Profiles in Prophetic Voice - Rev. Tim Ahrens
On a Saturday morning last October, Rev. Tim Ahrens encountered a quote by televangelist Rod Parsley, the leader of a conservative Ohio megachurch that jolted Ahrens. The day before, Parsley had launched the Reformation Ohio movement, aiming to register 400,000 voters and bring a quarter of them to Jesus. “I’m reading the paper,” Ahrens recalls, “and come across where Parsley says, ‘We are locking, loading, and firing on Ohio.’ I almost spat out my coffee. This was the crack in my liberty bell.”
Ahrens, who describes himself as “the most excitable person in Columbus,” went into high gear, e-mailing his friends, sharing his outrage. He called a meeting in the parish hall of his Columbus Church, the first Congregational Church, United Church of Christ, and gathered 50 like-minded pastors. “It is amazing how coming together like this has people finding their voice,” says Ahrens, 48. “It’s not my voice. These are the voices of Scripture.”
Those voices are now one loosely organized organization called We believe Ohio that spans the state and includes over 400 pastors, rabbis, imams, and other religious leaders. Ahrens credits the group with energizing and emboldening pastors statewide to object to the use of Scripture to promote a con- servative political agenda, an agenda that in the near term was aimed at electing Ohio Republican Ken Blackwell as governor (Blackwell was unsuccessful in his bid).
Taking a stand isn’t easy for some pastors who, as a result, have lost members and, in the case of one junior clergyman, have been banned in their own churches from preaching on certain subjects. Still, says Ahrens, “They all feel like they did the right thing.” And, six months into its formal start, the group is gaining traction, not only garnering much local and some national press, but also unnerving those in Parsley’s movement. “We start appearing with [people from Reformation Ohio] on stage and they don’t know what to do with us,” says Ahrens. “They’d written off mainline churches as so secular as to not matter anymore, as dead. What really unsettles them is that we preach the gospel.”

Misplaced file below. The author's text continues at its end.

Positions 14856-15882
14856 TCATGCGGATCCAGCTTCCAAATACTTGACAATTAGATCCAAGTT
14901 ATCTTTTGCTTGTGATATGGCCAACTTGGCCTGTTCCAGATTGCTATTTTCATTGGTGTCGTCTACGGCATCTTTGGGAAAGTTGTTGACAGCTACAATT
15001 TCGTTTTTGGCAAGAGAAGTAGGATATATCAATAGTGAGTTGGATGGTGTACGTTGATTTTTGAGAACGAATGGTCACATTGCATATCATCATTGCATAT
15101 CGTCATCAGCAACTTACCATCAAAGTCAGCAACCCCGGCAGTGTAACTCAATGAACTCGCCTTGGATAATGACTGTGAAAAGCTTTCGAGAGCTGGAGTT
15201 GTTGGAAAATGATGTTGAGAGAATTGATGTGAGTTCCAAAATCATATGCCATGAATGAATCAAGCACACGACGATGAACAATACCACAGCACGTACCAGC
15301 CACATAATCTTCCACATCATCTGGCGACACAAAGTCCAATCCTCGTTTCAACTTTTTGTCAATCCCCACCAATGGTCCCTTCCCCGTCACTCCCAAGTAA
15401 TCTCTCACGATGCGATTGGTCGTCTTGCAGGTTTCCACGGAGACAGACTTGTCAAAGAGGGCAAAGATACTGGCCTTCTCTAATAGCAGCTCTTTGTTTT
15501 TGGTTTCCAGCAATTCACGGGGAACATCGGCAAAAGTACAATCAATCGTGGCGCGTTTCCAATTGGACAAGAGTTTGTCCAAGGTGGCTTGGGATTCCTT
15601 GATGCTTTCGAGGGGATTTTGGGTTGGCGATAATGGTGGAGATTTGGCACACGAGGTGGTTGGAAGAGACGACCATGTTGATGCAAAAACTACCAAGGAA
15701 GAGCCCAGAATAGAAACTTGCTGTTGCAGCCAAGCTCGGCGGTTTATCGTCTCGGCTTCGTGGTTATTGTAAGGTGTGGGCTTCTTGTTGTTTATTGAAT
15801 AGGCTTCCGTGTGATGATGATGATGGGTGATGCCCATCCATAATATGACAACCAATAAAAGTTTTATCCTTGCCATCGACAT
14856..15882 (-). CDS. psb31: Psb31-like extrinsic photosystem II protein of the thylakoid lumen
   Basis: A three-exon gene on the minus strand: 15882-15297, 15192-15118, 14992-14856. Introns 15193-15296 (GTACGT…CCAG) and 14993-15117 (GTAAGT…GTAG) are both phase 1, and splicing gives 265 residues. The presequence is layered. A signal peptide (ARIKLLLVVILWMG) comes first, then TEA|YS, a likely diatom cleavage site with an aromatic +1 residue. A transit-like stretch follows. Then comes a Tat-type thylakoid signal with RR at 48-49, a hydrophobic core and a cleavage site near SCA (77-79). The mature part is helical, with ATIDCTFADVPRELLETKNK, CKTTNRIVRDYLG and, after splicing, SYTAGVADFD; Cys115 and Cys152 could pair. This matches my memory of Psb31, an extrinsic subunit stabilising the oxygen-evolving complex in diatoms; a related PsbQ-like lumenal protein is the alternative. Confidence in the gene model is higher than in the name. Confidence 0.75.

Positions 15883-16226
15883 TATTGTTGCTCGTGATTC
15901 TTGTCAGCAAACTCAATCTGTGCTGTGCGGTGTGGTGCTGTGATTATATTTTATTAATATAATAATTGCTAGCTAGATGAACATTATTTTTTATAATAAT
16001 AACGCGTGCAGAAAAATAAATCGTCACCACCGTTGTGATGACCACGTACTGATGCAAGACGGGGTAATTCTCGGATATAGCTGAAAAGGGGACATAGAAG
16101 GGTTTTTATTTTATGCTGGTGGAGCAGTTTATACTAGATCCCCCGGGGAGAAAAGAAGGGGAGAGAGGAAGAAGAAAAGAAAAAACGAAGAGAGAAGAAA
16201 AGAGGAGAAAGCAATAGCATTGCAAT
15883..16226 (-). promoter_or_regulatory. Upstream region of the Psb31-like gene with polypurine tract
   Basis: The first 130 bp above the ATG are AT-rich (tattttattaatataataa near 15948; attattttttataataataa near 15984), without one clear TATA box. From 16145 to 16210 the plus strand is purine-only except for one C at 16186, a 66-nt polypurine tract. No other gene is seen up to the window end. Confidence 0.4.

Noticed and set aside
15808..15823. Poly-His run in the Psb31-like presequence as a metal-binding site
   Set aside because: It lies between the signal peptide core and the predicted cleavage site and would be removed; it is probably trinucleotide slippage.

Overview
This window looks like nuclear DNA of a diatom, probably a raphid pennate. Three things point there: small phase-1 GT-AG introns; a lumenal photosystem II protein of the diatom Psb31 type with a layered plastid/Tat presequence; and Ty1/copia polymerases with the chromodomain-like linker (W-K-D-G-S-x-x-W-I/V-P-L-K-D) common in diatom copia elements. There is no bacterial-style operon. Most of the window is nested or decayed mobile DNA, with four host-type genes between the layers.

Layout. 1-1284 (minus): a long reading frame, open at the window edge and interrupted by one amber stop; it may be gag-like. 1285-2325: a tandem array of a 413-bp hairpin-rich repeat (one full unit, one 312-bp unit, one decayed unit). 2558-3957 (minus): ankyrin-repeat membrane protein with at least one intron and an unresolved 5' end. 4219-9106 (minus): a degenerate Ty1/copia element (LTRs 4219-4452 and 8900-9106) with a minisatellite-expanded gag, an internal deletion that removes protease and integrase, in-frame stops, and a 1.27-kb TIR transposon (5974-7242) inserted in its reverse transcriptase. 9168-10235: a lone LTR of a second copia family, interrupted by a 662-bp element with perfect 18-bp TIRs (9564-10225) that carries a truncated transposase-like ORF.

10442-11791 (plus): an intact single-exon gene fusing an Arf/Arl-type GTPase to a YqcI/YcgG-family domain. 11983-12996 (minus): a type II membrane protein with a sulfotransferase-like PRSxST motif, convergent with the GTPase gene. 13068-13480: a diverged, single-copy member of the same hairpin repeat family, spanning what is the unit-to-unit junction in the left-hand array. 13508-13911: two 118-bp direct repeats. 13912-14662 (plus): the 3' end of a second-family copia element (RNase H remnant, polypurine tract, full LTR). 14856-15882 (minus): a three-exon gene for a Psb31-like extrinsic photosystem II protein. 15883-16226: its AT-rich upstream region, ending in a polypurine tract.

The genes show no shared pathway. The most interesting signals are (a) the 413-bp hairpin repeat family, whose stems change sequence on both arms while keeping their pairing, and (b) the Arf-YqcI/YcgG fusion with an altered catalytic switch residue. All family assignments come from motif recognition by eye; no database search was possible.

Despite—or because of—the success of We believe Ohio, Ahrens is deeply wary that the group will be too closely identified with individual clergy or a political agenda, or find itself co-opted by politicians. He is keenly aware of the temptations of being seduced by power, of slavishly serving media needs for shrill voices. “You talk about Falwell becoming a caricature of himself,” says Ahrens. “I think Jesse [Jackson] has become that, too.” That’s why Ahrens has removed himself from a formal leadership position in We believe Ohio and relentlessly sounds the message that the movement is about serving the poor, not taking power. “If a movement is to succeed, it has to continue to return to the poor,” says Ahrens. “The Old Testament prophets stopped being prophets when they got too close to the king.”
This wisdom of the wizened activist comes from over twenty years of experience, beginning in the mid-1980s while a student at Yale Divinity School and traveling to Groton, Connecticut, to protest the launch of a new submarine, the Corpus Christi. It also comes from sporadic but intense contact with William Sloane Coffin, Jr., who Ahrens first met while at Yale. “My roommate used to babysit the Coffin kids. I came into our apartment one day on Mansfield Street and there was Bill Coffin. Whoa!” Ahrens recalls that Coffin’s periodic guidance was key to honing his sense of purpose. “If there is a theme in my life, it is that God calls us to justice. In God’s reign, justice is the order of things set right. God’s Justice is the light for my path and guides my walk with Christ.”